Dear Literary Ladies

Should I take time off work to write full time?

Dear Literary Ladies,
Miraculously, I’ve saved a bit of money, and I’m considering taking a few months or a year off of work to write full time. I want to see if I can make a go of it, once and for all. Is this a good idea, or would I be putting too much pressure on myself? 

It might be dangerous for you to have too much time to write. I mean if you took off a year and had nothing else to do but write and weren’t used to doing it all the time then you might get discouraged too easily.

Of course I don’t know. But don’t anyhow say to yourself that you will give yourself so long to find out what you can do—because these things don’t work on time limits. Too much time is as bad as too little.

Flannery O’Connor (1925-1964), from a letter to a friend


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How can I develop a distinctive writing style?

Dear Literary Ladies,
How do I go about developing a distinctive writing style—one that will blow editors away, and that readers everywhere will recognize as my unique voice?

I simply don’t believe in style. The style is you. Oh, you can cultivate a style, I suppose, if you like. But I should say it remains a cultivated style. It remains artificial and imposed, and I don’t think it deceives anyone. A cultivated style would be like a mask. Read More→


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Are women authors held to different standards than men?

Dear Literary Ladies, Do you think women writers are (or should be) judged by different standards than men?

To value praise or stand in awe of blame we must respect the source whence the praise and blame proceed, and I do not respect an inconsistent critic. He says, “If Jane Eyre be the production of a woman, she must be a woman unsexed.’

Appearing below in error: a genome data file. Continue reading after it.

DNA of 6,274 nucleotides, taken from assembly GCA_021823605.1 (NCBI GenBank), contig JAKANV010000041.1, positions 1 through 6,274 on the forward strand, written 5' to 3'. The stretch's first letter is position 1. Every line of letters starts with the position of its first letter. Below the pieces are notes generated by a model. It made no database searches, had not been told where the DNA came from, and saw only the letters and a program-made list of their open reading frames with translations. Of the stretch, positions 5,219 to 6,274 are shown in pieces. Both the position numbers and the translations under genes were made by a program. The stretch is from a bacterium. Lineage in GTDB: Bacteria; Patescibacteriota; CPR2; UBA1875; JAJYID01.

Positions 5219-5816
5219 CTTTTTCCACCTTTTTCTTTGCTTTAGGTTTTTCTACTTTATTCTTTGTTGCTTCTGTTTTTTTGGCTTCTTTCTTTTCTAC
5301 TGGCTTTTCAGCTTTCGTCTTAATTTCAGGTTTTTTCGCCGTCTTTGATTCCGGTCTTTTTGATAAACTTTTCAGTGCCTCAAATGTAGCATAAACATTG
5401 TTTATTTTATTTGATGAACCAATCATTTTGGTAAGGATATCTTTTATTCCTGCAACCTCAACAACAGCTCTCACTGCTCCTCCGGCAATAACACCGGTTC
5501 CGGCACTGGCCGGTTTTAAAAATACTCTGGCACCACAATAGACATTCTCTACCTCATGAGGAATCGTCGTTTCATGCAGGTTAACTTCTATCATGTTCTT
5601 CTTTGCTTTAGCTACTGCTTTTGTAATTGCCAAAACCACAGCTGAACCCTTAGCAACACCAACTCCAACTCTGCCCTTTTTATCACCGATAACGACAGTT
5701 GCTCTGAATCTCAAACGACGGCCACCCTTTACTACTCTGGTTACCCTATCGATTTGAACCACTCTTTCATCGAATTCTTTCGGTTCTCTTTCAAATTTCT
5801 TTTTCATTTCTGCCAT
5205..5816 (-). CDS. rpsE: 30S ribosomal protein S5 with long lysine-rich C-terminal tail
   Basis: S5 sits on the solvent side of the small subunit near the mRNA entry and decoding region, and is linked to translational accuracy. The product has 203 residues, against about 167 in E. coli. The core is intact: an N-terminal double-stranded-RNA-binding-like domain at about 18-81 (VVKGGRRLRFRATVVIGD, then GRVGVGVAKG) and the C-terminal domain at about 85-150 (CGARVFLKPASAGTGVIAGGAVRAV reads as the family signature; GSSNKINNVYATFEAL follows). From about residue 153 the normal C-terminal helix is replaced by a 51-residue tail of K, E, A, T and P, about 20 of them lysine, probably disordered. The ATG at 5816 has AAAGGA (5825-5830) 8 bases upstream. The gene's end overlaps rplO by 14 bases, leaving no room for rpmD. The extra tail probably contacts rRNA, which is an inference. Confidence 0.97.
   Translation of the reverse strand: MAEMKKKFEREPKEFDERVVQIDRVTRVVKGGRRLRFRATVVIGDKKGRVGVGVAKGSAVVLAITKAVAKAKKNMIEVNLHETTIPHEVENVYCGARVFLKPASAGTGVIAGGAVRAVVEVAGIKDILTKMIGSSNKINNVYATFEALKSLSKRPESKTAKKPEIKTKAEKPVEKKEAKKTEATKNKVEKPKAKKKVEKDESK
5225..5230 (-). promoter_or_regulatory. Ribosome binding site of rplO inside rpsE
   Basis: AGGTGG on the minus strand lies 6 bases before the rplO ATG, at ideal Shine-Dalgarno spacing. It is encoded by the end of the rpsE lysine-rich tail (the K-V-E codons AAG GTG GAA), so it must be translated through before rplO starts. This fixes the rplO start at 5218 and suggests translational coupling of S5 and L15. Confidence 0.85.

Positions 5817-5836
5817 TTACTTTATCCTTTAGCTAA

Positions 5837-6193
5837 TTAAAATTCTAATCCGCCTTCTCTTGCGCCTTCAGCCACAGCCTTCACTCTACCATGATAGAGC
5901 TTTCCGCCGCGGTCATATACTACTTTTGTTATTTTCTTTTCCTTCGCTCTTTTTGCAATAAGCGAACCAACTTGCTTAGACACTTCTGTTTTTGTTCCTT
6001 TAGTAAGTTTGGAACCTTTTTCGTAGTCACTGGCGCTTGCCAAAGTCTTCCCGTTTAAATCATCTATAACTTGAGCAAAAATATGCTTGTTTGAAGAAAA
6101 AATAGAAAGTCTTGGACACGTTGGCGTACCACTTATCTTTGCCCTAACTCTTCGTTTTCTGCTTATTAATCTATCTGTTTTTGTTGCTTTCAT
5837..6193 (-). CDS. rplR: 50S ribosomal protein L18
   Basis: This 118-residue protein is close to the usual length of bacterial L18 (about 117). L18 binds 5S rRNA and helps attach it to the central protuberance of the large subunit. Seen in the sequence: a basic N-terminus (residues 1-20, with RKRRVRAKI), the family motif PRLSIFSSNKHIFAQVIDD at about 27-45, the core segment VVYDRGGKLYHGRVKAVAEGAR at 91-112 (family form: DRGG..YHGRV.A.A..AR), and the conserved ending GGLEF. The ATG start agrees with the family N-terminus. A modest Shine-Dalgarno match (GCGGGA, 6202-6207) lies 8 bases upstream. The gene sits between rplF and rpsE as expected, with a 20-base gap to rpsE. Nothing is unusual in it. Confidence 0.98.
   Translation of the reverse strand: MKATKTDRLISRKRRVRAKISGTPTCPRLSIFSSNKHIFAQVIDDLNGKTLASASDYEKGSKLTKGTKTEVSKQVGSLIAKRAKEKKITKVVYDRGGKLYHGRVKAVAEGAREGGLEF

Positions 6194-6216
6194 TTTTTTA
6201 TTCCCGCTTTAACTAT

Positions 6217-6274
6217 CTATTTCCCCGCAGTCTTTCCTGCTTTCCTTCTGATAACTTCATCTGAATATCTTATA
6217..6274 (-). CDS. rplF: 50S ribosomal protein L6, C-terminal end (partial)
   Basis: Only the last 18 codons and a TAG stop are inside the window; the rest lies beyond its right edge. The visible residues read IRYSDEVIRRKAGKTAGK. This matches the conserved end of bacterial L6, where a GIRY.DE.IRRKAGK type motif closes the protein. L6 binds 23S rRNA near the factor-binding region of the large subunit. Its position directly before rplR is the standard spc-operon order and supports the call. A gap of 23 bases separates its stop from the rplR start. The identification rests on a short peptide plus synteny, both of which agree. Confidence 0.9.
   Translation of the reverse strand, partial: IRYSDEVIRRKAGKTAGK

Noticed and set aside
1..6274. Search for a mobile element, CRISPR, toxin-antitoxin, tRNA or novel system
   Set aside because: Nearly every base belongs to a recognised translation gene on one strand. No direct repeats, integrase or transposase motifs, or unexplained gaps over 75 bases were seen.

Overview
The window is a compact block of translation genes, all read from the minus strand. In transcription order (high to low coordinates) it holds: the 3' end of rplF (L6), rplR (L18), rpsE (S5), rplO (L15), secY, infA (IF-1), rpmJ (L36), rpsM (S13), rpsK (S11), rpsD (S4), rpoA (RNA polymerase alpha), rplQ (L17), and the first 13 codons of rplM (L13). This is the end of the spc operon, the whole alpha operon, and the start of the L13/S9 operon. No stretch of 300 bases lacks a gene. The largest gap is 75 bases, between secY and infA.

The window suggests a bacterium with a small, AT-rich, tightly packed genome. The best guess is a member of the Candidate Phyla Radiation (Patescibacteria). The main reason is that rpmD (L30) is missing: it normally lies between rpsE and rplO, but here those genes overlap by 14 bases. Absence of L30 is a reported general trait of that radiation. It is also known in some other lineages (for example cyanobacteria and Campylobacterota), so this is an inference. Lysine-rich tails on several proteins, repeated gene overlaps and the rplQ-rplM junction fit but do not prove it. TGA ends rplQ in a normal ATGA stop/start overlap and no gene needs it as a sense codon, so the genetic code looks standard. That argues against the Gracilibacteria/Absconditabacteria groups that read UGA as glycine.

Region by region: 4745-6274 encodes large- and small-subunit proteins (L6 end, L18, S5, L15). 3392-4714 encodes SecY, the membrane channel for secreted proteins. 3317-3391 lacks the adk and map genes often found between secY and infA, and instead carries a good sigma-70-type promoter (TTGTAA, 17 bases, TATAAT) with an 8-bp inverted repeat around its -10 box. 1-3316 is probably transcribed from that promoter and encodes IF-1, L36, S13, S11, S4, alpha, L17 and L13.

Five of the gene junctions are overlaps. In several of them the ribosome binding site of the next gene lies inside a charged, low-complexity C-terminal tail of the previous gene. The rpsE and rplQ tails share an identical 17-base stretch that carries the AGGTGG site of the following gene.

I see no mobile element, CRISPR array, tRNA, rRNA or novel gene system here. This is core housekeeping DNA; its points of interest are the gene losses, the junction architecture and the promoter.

In that case the book is an unredeemed error and should be unreservedly condemned. Jane Eyre is a woman’s autobiography, by a woman it is professedly written. If it is written as no woman would write, condemn it with spirit and decision—say it is bad, but do not eulogise and then detract. I am reminded of The Economist. The literary critic of that paper praised the book if written by a man, and pronounced it ‘odious’ if the work of a woman. Read More→


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Do you learn anything from reviews of your books?

Dear Literary Ladies,

Is there anything to be gained by reading reviews of one’s books? For most authors, it’s hard to ignore reviews; first of all, one is curious, but also, with google alerts and such, everything’s in your face 24/7. What was your experience with reviews, and did you learn anything of value from them?

Talk of reviews! I subscribed to a clipping bureau and they come in shoals every day. So far I have received sixty-six [reviews of Anne of Green Gables ] of which sixty were kind and flattering beyond my highest expectations; of the remaining six two were a mixture of praise and blame, two were contemptuous and positively harsh. Read More→


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How can I find my unique writing voice?

Dear Literary Ladies,
My desire to be a really good writer exceeds nearly all else. But like a lot of artists, I fear what I want most. It’s like I’m tripping over my own feet. I’m self-conscious and that “trying too hard” style shows up in my writing. How can I get out of my own way and find my unique voice?

The business of writing is a personal problem and must be worked out in an individual way. A great many people ambitious to write, fall by the wayside, but if they are the discourageable kind it is better that they drop out. No beginner knows what [she] has to go through with or [she] would never begin. Read More→


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